You will see the world in a different way after reading this.
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Finished Reading
March 5, 2011 – Shelved

Comments (showing 1-10 of 10) (10 new)

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A.J. Great review, Lee.

Since I am one of those lapsed creationists I can affirm that finally getting an injection of reality was pretty uplifting. Dawkins is one of the better conduits of that experience, too. Ancestor's Tale is on my shelf and it's pretty high on my to-read nonfiction list.

message 2: by Adam (new)

Adam Ross Lee, interesting review. As a non-Baptist, non-Fundamentalist, non-literalist who still holds to the essentially historicity of the Genesis account, perhaps my perspective can be of some help here?

My interests, gifts, and degree are all in literature, in doing close readings, getting at thematic structures, narrative threads and so on, in texts. I've played around with all of the ways Christians have tried to reconcile evolution with the creation account, but the problem is that none of them actually work. Taking Genesis 1 strictly as a text that presents a set of events, to even get evolution into the package you have to start with, "okay, what if . . ." What if there weren't really six days, but that was just literary, or what if it was the six days God took to reveal it all to Moses; the central problem with all of them is that there simply is not textual support for it. The text doesn't say it, and no amount of wrangling is going to make it say it. So all of these harmonizations have to begin by getting around the text in this or that way.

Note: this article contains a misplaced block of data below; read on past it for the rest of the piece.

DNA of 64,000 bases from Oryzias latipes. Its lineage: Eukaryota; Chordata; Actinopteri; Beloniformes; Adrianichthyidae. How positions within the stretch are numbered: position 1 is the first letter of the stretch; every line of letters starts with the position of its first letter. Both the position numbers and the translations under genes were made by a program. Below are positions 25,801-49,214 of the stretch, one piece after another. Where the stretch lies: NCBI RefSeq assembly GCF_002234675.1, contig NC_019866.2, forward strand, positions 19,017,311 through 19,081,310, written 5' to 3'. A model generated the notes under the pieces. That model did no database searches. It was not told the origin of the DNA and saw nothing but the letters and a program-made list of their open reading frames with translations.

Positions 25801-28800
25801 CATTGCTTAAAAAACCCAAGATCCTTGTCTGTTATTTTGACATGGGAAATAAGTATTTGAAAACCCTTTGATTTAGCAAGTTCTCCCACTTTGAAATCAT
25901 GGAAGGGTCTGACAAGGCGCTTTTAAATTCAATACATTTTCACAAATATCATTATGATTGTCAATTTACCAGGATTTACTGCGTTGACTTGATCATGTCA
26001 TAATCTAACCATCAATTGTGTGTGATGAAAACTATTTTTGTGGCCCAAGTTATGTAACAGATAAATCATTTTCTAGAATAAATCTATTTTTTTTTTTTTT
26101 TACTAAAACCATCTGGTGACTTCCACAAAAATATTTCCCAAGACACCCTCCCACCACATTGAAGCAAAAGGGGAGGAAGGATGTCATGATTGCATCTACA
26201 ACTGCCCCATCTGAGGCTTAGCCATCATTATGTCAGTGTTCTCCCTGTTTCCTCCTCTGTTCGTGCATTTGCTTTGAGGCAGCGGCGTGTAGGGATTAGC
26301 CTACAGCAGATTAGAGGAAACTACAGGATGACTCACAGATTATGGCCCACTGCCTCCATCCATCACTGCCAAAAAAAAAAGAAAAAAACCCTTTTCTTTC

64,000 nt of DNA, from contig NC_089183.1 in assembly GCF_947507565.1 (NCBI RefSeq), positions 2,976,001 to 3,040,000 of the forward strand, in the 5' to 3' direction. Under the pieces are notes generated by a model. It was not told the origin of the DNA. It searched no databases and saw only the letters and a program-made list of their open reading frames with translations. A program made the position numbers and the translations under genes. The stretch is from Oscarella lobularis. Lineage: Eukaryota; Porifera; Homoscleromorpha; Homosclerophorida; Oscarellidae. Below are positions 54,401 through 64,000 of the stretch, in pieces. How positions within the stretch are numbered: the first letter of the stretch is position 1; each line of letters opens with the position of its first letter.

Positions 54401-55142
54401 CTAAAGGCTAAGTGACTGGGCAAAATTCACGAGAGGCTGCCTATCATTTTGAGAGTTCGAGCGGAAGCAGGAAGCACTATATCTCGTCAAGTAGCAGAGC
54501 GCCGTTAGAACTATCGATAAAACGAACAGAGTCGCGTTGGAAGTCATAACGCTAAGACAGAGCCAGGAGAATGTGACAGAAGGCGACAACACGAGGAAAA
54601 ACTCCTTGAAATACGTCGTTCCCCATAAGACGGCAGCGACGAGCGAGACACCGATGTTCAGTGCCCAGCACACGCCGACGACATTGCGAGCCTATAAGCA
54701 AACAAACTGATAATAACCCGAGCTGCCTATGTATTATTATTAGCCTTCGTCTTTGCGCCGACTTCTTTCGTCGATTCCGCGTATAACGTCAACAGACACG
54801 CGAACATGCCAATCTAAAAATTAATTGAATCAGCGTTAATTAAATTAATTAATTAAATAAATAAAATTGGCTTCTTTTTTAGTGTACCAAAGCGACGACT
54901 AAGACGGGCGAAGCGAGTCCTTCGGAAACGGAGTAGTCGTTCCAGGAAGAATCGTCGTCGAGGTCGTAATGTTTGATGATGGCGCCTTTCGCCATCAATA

The other, and far larger problem I see is in the overall stories presented in evolution and in the Bible. Forget Genesis 1 and endless debates of the greek word for "day". It is clear from the text that man was made on the sixth day into the universe's existence, and it is equally clear that Christ believed this was the case (Matt. 19:3-5; Mark 10:5-7). It is also the case that authors like Dawkins thrive on telling readers that man only appeared on this planet very recently in the vast evolutionary scope. At this point and many others, the two narratives are in fundamental conflict. So the question I ask myself is, who's right here? Am I going to conclude that Dawkins is right, and Christ is wrong? I, certainly, shudder at the thought.